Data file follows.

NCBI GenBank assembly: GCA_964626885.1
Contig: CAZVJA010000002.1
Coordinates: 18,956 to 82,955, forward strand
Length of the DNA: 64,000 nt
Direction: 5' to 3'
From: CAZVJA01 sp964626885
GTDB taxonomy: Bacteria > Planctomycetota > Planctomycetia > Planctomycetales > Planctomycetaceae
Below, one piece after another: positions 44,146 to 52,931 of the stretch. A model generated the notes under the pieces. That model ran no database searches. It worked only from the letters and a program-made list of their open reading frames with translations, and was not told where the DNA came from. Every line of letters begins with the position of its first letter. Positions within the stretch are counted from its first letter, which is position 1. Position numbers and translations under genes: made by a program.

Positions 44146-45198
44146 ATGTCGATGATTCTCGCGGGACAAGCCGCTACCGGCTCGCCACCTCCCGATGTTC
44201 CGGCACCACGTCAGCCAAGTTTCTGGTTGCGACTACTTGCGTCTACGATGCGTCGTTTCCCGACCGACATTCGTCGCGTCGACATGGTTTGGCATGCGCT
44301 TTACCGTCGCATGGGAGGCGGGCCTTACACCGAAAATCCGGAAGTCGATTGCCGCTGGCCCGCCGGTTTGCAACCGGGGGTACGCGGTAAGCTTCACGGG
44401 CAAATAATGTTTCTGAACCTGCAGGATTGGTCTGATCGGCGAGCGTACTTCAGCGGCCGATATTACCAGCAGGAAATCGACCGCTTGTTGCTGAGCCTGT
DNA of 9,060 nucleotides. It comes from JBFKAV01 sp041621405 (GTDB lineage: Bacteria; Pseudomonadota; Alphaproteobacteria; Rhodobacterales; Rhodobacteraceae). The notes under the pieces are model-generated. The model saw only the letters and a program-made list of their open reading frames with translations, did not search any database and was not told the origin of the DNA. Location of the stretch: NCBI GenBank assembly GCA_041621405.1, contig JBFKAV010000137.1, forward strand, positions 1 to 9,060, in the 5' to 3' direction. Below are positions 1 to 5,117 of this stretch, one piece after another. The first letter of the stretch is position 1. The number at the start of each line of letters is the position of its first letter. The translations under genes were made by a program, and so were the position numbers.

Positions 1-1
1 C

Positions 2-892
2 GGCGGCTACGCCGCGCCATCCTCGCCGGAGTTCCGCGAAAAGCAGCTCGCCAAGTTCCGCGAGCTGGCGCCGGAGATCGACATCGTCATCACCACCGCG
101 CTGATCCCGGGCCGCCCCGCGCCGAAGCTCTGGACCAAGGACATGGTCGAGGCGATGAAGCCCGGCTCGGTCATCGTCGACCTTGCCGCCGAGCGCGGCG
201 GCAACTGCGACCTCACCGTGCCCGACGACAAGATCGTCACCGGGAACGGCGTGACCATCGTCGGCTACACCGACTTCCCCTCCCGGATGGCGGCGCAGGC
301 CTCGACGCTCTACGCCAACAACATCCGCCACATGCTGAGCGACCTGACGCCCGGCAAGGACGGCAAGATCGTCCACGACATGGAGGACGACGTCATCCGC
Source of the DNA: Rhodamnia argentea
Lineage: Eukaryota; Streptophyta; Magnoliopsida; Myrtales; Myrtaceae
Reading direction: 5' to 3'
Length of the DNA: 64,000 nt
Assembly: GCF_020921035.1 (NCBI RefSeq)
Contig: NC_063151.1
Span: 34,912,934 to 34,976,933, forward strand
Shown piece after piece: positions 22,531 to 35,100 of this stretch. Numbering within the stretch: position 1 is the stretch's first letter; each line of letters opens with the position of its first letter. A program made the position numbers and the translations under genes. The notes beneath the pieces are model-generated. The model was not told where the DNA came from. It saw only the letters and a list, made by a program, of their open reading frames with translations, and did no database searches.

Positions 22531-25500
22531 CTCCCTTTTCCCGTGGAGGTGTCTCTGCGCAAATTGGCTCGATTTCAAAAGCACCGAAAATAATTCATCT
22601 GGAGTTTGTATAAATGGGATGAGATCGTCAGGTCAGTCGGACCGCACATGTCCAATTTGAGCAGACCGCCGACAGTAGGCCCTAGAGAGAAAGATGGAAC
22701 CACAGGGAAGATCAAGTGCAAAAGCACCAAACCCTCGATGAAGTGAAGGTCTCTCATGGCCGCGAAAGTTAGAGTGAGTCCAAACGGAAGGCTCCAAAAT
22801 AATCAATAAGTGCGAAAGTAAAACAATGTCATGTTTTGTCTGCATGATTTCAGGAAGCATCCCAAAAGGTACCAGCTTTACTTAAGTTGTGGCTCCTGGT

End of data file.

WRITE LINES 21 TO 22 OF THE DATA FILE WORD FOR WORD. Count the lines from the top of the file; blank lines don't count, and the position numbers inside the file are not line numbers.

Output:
301 CTCGACGCTCTACGCCAACAACATCCGCCACATGCTGAGCGACCTGACGCCCGGCAAGGACGGCAAGATCGTCCACGACATGGAGGACGACGTCATCCGC
Source of the DNA: Rhodamnia argentea